About 10 transport containers comprising the wound cover of the present invention were placed inside an inner insulated box. Temperatures of the wound cover located inside the inner insulated box was monitored using the temperature record logger and analyzed. Six data points per hour were monitored for a period of 78 hours. The data showed that temperatures were maintained between 5-25° C. for 78 hours.

EXAMPLE 3

In Vivo Testing

A) Migration of Keratinocytes from PLA

To enhance wound healing, keratinocytes should be delivered to the wound bed. Once the wound cover is applied to the wound bed, cells must migrate from the PLA membrane to the wound bed. To confirm this event, an in vivo experiment was performed on guinea pigs. Briefly, partial thickness punch wound biopsies were created on the posterior portion of the animals. Cells in a wound cover of the present invention were labeled with a red fluorescent dye (CyDiI, Molecular Probes, USA) and then applied on the wound bed. At the end of 3 days, the wound was excised and processed for histological analysis. As shown in FIG. 6, fluorescent-labeled cells were visualized in the wound bed, indicating migration of keratinocytes from the PLA sheet to the wound bed.

B) Preclinical Evaluation:

The toxicity testing was done with a PBS solution with the PBS sheet for 72 h at 37° C. (hereinafter “test substance”). All toxicity studies were conducted in accordance with the Good Laboratory Practices (GLP) principles as published by OECD in 1998.

1) Toxicity:

Acute intracutaneous toxicity studies were conducted using the contact solution in male and female New Zealand white rabbits. The test was performed by intracutaneous administration of 0.2 ml test substance (contact solution) at five sites on one side of each rabbit. Similarly 0.2 ml of distilled water (control) at five sites on the other side of each rabbit was injected. The appearance of each injection site was observed immediately after injection and at 24, 48 and 72 hours after injection. Individual animals were then observed daily for the signs of toxicity for 14 days. The tissue reaction for erythema, oedema was graded for each injection site and at each time interval. After 72 hours grading all erythema grades and oedema grades were totaled separately for each test substance and control. Each total was divided by 36 (6 animals×3 grading×2 grading categories) to determine the overall mean score for each test substance versus the control. The requirements of the test were met if the difference between the test and the control mean score is 1.0 or less.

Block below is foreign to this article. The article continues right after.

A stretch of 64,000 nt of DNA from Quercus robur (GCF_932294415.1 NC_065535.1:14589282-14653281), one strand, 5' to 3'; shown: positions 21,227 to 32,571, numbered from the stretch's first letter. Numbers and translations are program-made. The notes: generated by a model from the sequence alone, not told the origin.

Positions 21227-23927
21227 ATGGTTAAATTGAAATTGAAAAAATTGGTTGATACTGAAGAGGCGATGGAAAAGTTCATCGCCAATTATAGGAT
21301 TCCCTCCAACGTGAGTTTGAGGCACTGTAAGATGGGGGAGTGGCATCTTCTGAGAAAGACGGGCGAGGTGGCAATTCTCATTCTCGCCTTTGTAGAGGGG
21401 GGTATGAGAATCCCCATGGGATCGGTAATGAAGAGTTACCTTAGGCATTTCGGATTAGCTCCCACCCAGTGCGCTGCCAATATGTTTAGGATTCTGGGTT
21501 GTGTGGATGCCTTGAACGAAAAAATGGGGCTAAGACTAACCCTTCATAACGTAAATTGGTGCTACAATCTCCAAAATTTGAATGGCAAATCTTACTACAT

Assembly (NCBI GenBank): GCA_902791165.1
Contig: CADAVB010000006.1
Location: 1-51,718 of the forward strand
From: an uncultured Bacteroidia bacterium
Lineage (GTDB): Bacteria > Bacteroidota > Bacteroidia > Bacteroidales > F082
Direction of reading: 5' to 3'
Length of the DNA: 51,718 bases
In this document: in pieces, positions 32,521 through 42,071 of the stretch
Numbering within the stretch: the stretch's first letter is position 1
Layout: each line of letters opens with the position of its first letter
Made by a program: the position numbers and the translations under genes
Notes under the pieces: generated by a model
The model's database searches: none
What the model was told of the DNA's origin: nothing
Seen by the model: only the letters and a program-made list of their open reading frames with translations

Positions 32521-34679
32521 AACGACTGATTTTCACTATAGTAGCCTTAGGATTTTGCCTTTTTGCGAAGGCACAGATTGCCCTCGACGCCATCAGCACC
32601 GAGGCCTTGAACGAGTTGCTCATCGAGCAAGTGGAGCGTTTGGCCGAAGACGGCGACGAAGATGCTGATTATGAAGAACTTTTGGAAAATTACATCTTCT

No adverse clinical signs or mortality was observed rabbits treated with the contact solution.

2) Allergenicity/Hypersensitivity:

The skin sensitization potential of the PLA contact solution in Guinea pigs was conducted according to GLP. The test was conducted on thirty Hartely strain guinea pigs divided randomly into 2 groups. The control group comprised 5 males and 5 females and the treatment group comprised of 20 guinea pigs (10 males and 10 females). Based on the results of the pilot study, the contact solution undiluted was selected for intradermal injection during induction exposure on day 0. The contact solution was found to be a non-irritant in a pilot study, and a shaved test site of guinea pigs was painted with 0.5 ml of 10% sodium lauryl sulphate in Vaseline to augment the local skin irritation. The undiluted contact solution was selected for topical application during induction (on day 7) and challenge exposure (on day 21). The skin reactions of the guinea pigs were recorded post induction (intradermal injections/topical application) following the Draize Method (Draize J. H., Woodward, G., and Calvery, H. O. 1944: Methods for the study of irritation and toxicity od substances applied topically to the skin and mucous membranes. J. Pharmacol. Exp. Ther., 82: 377-390) and at 24 h, 48 h, post challenge treatment following Magnusson and Kligman grading scale (Magnusson, B. and Kligman, A. M. 1969: The Identification of Contact Allergens by Animal Assay. The Guinea Pig Maximization Test, The Journal of Investigative Dermatology 52(3). 268-277).

No erythema and no oedema was observed on day 1 in all the guinea pigs from the treatment groups following intradermal injection (day 0). Very slight erythema (11/20 guinea pigs) was observed on day 10 on the left flank in the treatment group guinea pigs following topical application on day 7. No skin reactions were observed in the guinea pigs from the control group.